Aside from the dead man at the end of the ride, the trip was uneventful. The bus broke down twice (about par for the course), people got on and off seemingly in the middle of nowhere, and the driver passed slow-moving trucks on blind curves through the “zona de neblina” (fog zone) no fewer than three times. Good thing that new metal rail was put up! That’ll keep a loaded bus on the road!

As we drove in to Huehue, with the sun setting behind the mountains and turning the sky brilliant shades of red and orange, I noticed a flash of yellow on a moto whiz by. He had to stop, because the bus was blocking the intersection, and upon a closer look I realized that the yellow was actually a maize (yes, that’s an official shade of yellow) sweatshirt emblazoned with “Michigan” in block blue letters. Heck yeah.


I’m Alive!

Oh goodness, it’s been a while since I last posted! Almost a month!!

This is not entirely my fault. We lost internet service for about three weeks… which, in fact, was the last time I posted.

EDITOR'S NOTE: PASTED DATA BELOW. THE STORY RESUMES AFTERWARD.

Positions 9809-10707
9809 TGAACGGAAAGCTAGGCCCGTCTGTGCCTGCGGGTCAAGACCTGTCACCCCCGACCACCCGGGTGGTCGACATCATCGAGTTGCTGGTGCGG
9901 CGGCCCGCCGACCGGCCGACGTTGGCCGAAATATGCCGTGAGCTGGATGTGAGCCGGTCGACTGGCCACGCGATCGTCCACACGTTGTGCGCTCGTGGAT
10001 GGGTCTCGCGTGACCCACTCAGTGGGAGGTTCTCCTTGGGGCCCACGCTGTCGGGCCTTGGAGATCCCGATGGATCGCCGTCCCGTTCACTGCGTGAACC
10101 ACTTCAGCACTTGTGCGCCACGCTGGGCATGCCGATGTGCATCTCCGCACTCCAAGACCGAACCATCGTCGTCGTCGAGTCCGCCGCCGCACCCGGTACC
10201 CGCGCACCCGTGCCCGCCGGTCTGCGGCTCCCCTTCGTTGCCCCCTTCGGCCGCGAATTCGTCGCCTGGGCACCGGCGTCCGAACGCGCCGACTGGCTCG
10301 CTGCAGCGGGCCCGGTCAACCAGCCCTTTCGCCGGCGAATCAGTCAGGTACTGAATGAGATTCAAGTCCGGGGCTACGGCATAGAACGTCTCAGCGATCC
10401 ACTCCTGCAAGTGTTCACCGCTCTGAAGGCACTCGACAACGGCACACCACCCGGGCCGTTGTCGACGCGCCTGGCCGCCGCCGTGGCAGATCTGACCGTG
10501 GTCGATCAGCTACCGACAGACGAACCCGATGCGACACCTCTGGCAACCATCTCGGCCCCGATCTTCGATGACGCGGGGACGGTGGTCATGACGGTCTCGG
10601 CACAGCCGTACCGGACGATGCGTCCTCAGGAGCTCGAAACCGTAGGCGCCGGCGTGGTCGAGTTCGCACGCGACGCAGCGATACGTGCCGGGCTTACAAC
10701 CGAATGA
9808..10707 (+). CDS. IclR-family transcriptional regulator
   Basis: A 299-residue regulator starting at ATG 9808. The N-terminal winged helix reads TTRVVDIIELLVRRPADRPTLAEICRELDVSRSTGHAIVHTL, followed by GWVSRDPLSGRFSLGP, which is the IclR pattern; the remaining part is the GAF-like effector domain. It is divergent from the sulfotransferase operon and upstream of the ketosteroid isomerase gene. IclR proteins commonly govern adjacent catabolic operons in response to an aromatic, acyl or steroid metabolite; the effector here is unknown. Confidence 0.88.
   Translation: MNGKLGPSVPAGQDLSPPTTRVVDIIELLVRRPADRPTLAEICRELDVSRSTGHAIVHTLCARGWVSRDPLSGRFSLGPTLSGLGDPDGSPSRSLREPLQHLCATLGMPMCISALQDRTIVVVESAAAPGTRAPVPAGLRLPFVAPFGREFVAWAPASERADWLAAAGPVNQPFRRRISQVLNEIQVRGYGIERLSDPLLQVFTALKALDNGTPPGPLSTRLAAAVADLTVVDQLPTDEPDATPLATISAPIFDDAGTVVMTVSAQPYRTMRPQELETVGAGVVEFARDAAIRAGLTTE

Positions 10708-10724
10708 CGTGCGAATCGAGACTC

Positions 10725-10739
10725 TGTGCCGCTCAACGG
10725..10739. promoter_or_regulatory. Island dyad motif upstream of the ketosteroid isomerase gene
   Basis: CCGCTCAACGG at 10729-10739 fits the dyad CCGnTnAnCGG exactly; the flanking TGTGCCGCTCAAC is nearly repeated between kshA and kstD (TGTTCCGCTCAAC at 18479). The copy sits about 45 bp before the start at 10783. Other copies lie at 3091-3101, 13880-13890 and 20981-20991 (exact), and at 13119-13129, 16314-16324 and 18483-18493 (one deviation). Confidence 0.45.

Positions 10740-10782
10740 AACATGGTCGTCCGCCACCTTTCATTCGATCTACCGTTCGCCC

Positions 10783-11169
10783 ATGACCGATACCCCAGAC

Things continue in San Mateo:

The weather is gorgeous and sunny during the morning, and the mist rolls in from downvalley around three in the afternoon.

The kids have interminable energy, which they use to generally follow their own plan (and not mine!). You can’t help but love them for it!

I am in round three- in- two- months of a recurring stomach bug… I’m starting to fear it’s not just first-year-teacher syndrome. I guess I deserve it, I’ve spent long enough bragging about how I’ve always been able to eat street food and drink the water without problems wherever I’ve been!

My thesis research is going well– sometimes frustrating, sometimes overwhelming, sometimes utterly confusing, but mostly interesting and fun 🙂

Stress is mounting over some big decisions to be made– I will officially have two days to decide on a grad school when I get home! I am currently leaning very heavily towards Michigan (over Arizona), but there are a lot of logistical things to work out with coordinating a program between SNRE and Anthropology.

This Friday is my last day of teaching! On Saturday and Sunday I will be taking family portraits for a few of my students and conducting interviews in town, and Monday morning at six I am heading off to Huehuetenango. From there I will spend a day or two in Todos Santos Chuchumatán, and then another couple of days across the border in Mexico (partly to renew my visa, partly to see an “indigenous photo project” in San Cristóbal de las Casas, Chiapas).

I am greatly looking forward to that week as a time to decompress a bit, see some new places, and think about something other than what I have planned for class the next day!!